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John Frewen, South Sea Whaler 1904   By: (1855-1913)

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From "Chinkie's Flat And Other Stories"

By Louis Becke

Philadelphia: J. B. Lippincott Company 1904



Captain Ethan Keller, of the Casilda of Nantucket, was in a very bad temper, for in four days he had lost two of the five boats the barque carried one had been hopelessly stove by the dreaded "underclip" given her by a crafty old bull sperm whale, and the other, which was in charge of the second mate, had not been seen for seventy hours. When last sighted she was fast to the same bull which had destroyed the first mate's boat; it was then nearly dark, and the whale, which was of an enormous size, although he had three irons in his body and was towing the whole length of line from the stove in boat as well as that of the second mate, was racing through the water as fresh as when he had first been struck, three hours previously. Then the sun dipped below the sea rim, and the blue Pacific was shrouded in darkness.

"Why in thunder couldn't the dunderhead put a bomb into that fish before it came on dark?" growled the skipper to his other officers, as they sat down to a harried sapper in the spacious, old fashioned cabin of the whaler.

No one answered. Frewen, the missing officer, was as good a whaleman as ever drove an iron or gripped the haft of a steer oar, and his half caste boatsteerer Randall Cheyne was the best on the ship. But there was bad blood between young Frewen and his captain, and Cheyne was the cause of it.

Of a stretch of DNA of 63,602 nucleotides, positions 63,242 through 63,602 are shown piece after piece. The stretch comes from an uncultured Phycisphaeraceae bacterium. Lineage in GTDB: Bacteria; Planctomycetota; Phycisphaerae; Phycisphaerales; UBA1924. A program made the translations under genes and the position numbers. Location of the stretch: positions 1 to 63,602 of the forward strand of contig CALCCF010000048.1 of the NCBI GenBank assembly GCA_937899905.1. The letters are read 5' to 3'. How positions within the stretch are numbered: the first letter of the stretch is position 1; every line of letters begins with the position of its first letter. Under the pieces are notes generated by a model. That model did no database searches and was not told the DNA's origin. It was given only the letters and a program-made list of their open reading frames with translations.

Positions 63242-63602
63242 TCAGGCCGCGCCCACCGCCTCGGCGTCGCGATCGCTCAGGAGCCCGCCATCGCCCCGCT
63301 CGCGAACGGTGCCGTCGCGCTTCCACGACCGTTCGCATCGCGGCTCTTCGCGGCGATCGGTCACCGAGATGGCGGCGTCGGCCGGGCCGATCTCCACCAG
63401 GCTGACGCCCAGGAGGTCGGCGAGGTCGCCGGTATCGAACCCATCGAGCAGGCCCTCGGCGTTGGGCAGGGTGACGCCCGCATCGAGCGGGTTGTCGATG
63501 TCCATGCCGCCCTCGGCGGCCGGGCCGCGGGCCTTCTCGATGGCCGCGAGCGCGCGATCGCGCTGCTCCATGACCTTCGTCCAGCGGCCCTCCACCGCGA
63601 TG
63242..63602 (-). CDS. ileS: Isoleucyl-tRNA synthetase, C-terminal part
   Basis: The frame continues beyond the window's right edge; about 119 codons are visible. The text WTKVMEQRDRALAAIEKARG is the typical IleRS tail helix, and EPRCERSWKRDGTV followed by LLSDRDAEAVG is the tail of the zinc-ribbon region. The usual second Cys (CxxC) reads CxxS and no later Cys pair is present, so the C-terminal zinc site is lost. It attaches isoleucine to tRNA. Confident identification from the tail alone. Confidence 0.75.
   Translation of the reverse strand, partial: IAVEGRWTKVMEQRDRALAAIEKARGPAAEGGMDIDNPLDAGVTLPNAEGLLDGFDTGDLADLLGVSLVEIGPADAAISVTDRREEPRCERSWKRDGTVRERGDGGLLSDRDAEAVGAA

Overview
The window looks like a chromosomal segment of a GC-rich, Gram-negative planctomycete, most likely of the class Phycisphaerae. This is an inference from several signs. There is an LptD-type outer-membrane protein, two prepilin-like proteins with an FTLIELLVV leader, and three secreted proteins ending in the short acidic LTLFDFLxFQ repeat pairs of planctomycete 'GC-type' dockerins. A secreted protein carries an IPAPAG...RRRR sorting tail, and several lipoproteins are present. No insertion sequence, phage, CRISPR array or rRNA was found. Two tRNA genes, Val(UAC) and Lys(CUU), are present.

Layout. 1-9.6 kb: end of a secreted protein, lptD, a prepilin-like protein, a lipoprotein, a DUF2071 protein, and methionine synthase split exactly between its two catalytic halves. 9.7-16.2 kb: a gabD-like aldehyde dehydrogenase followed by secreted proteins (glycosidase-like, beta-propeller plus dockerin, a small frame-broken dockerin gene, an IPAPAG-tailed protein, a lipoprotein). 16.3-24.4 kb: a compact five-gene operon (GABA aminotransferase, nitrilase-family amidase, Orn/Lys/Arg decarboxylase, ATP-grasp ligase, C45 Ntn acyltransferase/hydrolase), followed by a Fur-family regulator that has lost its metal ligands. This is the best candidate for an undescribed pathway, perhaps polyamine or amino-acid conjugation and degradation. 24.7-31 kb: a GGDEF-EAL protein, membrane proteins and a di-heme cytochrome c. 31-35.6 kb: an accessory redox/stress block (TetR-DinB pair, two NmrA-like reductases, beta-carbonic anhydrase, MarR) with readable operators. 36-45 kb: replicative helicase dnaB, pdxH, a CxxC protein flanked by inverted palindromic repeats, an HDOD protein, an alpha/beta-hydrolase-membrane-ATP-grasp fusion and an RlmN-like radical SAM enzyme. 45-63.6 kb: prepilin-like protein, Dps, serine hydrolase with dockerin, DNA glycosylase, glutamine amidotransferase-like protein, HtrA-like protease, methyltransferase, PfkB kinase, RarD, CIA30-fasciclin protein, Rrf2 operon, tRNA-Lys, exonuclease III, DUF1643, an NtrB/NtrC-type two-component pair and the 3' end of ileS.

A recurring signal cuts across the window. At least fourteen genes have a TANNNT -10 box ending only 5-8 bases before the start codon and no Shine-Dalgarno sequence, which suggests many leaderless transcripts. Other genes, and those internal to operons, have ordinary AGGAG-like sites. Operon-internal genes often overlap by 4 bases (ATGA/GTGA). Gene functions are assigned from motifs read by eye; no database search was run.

"If they cut and lose that whale," resumed Keller presently, "I'll haze the life out of them by thunder, I will, if I break my back in doing it! Why, that is the biggest fish we've struck yet. If I had been in that boat, I'd have had that whale in his flurry two hours ago. Why, it appears to me that Frewen got too soared to even try to haul up and give him a bomb, let alone giving him the lance which was easy enough."

Just as he spoke, one of the boatsteerers entered the cabin and reported that some of the hands thought that they had heard the second mate's bomb gun.

"All right," growled Keller, "tell the cooper to burn a flare."

"I guess Frewen won't lose him," said Lopez, the first mate. "He told me long ago that he never yet had to out, and I don't think he'll do it now unless something has gone wrong. That must have been his gun."

"Huh!" sneered Keller, as he viciously speared a piece of salt pork with his fork, "we'll see all about that when daylight comes. You'll find Mr. Firwen and that yaller hided Samoa buck back here for breakfast, but no whale."

None of the men made any reply. They knew that Frewen would be the last man to lose a fish through any fault of his own, and only after carefully "drogueing" his line would he part company with it, and that only if the immense creature emptied the line tubs and "sounded." Then, to save the lives of those in the boat, he would have to cut.

"Guess we'll see that whale to morrow, anyway, whether Mr. Frewen is fast to him or not," said the third mate to the cooper, as they met on deck; "he's got a mighty lot of line hanging to him, and, just after the second mate got fast I saw him shaking his flukes and trying to kick out one of the two irons the mate hove into him."

"Well, that is so; I hope we shall get him. The old man is pretty cranky over it. He hasn't a nice temper even when he's in a good humour, and there will be blue fire blazing if Mr. Frewen does lose the fish after all."

For four hours the barque made short tacks to the eastward, in which direction the boat had been taken by the whale. The night was fine but dark, the sea very smooth, and the flares which were burnt at intervals on board the barque would render her visible many miles away, and a keen look out was kept for the boat, but nothing could be discovered of it.

Towards midnight the light air from the eastward died away, and was succeeded by a series of rather sharp rain squalls from the south west, and Keller, fearing to miss the boat by running past her, hove to till daylight... Continue reading book >>

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